Maryknoll Office for Global Concerns

Representing Maryknoll Fathers & Brothers, Maryknoll Sisters, and Maryknoll Lay Missioners
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Palm Sunday

Apr 9, 2017
Matthew 21:1-11; Isaiah 50:4-7; Psalm 22:8-9, 17-18, 19-20, 23-24; Philippians 2:6-11; Matthew 26:14-27:66
Prepared by:
Susan Gunn, Maryknoll Office for Global Concerns

“Hosanna to the Son of David; blessed is he who comes in the name of the Lord; hosanna in the highest.” 
Matthew 21: 9


Proclaiming the Good News 

In the Gospel reading for the procession of palms, Jesus’ journey finally reaches its destination – Jerusalem. Rome’s representative, Pontius Pilate, has also arrived. Pilate rides into Jerusalem on a war horse past crowds shouting praise – an entrance befitting a conquering ruler.

But Jesus rides on a donkey. The scribes who wrote the Gospel of Matthew emphasize that Jesus is the fulfillment of Old Testament messianic prophecies. They include Zechariah 9: 9.

Shout for joy, O daughter Jerusalem! Behold, your king comes to you, meek and riding on an ass, and on a colt, the foal of a beast of burden.

But they don’t include the next verse from Zechariah: 

He shall banish the war chariot from Ephraim, and the warhorse from Jerusalem. The warrior’s bow shall be banished, and he shall proclaim peace to the nations. His dominion shall be from sea to sea, and from the River to the ends of the earth.

Maybe the scribes didn’t want to give the story away. It is told in the second Gospel reading for Palm Sunday – Jesus' Passion, death, and Resurrection.

In dying and rising, Jesus redefines the good news a ruler brings – Jesus as the Suffering Servant has conquered not new lands but death itself, not with violence but with love; He has restored our relationship with God. 

Jean-Jacques de Christ Nganya spoke at the Nonviolence and Just Peace conference in Rome in 2016 about the power of the good news in the Democratic Republic of the Congo, where inter-ethnic and fratricidal wars have raged for more than twenty years. During years of what he described as “violent murderous madness” Jean-Jacque worked with “certain souls in love with peace and freedom” to found a local chapter of the Catholic peace movement, Pax Christi, in Uvira, drawing on the experiences of the Pax Christi group in nearby Bukavu. 

“As a living witness and a victim of the pangs of war in eastern DRC and the region,” Jean Jacque said, “I have resolved to contribute to the search for a peaceful way to solve and end the human barbarisms and widespread, systematic violations of human rights.”

“The task [of co-founding Pax Christi Uvira] was not easy for me,” Jean Jacque said. “It was a very difficult security situation and unsustainable socio-economic situation.” To simply communicate over the internet Jean Jacque had to travel by bicycle to the capital of the neighboring country Burundi.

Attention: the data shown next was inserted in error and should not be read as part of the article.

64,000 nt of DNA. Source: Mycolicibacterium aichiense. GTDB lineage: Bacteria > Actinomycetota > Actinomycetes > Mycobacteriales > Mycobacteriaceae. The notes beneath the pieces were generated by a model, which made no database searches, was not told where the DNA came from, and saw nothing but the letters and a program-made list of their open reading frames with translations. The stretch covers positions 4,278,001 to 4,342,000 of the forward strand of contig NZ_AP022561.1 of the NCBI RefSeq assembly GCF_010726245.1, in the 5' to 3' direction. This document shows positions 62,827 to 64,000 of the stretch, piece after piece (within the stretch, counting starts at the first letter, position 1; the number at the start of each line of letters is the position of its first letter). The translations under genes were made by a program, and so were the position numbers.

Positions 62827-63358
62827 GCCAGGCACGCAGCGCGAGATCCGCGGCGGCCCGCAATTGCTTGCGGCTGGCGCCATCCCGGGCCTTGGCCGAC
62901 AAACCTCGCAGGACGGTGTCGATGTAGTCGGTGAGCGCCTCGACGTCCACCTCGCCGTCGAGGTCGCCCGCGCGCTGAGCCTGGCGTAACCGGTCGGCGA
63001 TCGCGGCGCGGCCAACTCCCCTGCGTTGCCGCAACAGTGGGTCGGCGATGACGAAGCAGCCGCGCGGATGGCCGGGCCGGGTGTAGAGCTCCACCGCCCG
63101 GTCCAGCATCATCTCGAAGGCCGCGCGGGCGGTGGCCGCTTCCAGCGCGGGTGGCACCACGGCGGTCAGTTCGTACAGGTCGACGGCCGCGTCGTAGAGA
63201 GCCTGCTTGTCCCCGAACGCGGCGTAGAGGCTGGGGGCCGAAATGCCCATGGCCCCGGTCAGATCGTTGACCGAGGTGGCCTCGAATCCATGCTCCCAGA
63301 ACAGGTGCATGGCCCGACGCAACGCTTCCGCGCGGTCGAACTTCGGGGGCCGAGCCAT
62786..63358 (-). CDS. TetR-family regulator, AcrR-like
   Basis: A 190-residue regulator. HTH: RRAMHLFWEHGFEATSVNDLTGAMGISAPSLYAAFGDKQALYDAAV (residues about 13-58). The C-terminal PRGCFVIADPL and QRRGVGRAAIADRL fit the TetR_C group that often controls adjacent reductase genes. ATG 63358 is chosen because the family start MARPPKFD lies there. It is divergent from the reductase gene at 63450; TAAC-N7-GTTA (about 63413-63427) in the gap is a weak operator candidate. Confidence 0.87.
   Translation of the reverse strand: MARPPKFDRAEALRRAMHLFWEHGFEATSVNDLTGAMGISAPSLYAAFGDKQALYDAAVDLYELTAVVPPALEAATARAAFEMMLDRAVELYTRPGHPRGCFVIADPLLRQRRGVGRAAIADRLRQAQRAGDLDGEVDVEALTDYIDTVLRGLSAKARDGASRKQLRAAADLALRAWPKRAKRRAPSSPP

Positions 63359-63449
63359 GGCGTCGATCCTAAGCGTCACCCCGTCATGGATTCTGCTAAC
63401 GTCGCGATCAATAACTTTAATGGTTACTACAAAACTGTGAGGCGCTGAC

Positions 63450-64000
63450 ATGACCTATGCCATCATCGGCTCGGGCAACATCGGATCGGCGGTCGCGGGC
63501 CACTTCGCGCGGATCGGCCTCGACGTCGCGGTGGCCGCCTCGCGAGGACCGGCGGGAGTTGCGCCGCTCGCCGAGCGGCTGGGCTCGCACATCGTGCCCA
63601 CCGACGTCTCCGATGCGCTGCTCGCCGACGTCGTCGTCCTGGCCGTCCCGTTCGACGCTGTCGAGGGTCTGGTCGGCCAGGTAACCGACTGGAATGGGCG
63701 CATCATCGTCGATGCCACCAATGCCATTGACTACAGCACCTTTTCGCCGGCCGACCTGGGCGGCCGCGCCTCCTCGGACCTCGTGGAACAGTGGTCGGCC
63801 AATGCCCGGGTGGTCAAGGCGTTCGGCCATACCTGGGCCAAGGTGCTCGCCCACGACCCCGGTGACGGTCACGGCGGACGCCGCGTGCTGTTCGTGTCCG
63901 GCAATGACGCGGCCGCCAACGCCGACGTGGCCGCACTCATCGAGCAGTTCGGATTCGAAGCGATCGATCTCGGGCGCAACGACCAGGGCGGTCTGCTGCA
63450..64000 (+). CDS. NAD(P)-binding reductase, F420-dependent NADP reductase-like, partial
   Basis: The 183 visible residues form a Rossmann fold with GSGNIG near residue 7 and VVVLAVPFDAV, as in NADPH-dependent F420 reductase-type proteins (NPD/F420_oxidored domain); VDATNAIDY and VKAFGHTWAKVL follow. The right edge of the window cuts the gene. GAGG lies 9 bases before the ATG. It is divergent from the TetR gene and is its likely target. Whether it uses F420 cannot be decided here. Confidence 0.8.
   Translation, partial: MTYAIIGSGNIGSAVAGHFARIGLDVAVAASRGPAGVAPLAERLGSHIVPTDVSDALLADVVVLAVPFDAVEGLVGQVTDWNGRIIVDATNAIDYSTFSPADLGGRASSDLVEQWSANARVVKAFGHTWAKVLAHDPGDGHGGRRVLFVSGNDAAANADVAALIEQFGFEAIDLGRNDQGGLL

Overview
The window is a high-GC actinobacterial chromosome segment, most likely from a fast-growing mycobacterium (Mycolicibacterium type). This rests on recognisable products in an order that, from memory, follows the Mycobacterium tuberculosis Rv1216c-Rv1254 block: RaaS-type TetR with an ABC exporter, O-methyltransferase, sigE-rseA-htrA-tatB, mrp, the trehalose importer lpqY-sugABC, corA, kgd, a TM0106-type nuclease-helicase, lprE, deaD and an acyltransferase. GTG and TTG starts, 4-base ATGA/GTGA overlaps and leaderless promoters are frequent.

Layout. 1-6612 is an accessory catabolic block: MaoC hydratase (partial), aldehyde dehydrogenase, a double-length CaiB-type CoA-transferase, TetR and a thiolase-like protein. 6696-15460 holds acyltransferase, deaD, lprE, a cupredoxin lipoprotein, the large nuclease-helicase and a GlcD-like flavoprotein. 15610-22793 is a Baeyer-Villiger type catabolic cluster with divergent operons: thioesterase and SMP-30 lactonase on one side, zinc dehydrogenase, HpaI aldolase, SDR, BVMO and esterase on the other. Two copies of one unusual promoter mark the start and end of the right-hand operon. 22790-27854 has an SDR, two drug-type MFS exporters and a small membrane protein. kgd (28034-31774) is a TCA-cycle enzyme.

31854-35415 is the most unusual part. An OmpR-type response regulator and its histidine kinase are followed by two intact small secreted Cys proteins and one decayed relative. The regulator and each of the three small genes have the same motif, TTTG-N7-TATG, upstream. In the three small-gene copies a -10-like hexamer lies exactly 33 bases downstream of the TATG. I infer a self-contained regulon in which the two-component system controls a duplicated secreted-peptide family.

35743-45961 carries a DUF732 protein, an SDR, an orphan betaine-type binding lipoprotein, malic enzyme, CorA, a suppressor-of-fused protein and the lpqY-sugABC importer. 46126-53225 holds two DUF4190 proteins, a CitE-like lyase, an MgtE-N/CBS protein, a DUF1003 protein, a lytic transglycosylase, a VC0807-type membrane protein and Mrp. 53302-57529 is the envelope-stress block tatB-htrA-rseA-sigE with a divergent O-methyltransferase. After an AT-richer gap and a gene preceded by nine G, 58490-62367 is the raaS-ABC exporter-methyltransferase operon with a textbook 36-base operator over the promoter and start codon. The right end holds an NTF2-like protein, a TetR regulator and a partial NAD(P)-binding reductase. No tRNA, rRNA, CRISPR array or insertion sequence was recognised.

“Despite difficulties – imprisonment, torture, insecurity, and being taken for a double agent by the political power in place – we held on to our commitment to peace and development by raising community awareness at all levels and for all strata of the population without distinction of sex, religion, ethnicity and race.” 

“Nonviolence has become a culture and is gaining ground. Upholding nonviolence as the most appropriate way of life, recommended in the Bible, in the image of Jesus who is nonviolent, we are able to resolve conflicts. We still have a long way to go, but we are moving forward.”

Questions for Reflection

Imagine you were in Jerusalem at that time. Would you join the crowds welcoming Jesus or Pontius Pilate?

What can you do to promote peace as a culture in your life?


Lord, make me an instrument of your peace. Where there is hatred, let me sow love; where there is injury, pardon; where there is doubt, faith; where there is despair, hope; where there is darkness, light; where there is sadness, joy. 

O Divine Master, grant that I may not so much seek to be consoled as to console, to be understood as to understand, to be loved as to love..

For it is in giving that we receive; it is in pardoning that we are pardoned; it is in dying to self that we are born to eternal life. 

– “Peace Prayer” as known as the “Peace Prayer of St, Francis” 


Fast from technology. Turn off your cell phone, computer, television. Use that time to care for your relationship with God, the earth, yourself, and others. Go for a walk, explore nature, seek out conversation with neighbors, especially those who are lonely.


Join Pax Christi, the Catholic peace movement that seeks to model the Peace of Christ in our witness to the mandate of the nonviolence of the Cross. 

If you are in the U.S., join Pax Christi USA, a membership organization that rejects war, preparation for war, every form of violence and domination, and personal and systemic racism. 

For other locations, visit the website of Pax Christi International at and click “member organizations.”

A Maryknoll Missioner says…

“On one occasion after a bombing in our area of Narus, South Sudan, Sister Madeline McHugh and I sat under the trees with about 12 women for prayer and debriefing. We used the Scripture for the coming Sunday from Luke’s Gospel, chapter 6, where Jesus says we are to love our enemies. I asked the group how we would describe an enemy. Most of the women said that their enemy was the Khartoum fundamentalist Muslim government soldiers who were bombing them.

“Then one woman said: ‘I believe my enemy is someone who has wounded my heart, but whose wounds I do not know.’ She went on to say: ‘Maybe, if I can know the person’s story better, especially to know the person’s wounds, and the person can know my wounds, we would not be an enemy to each other.’ The theology of the Sudanese women has deepened my faith, compassion, and forgiveness.”
–SISTER THERESA BALDINI, Maryknoll Sisters, South Sudan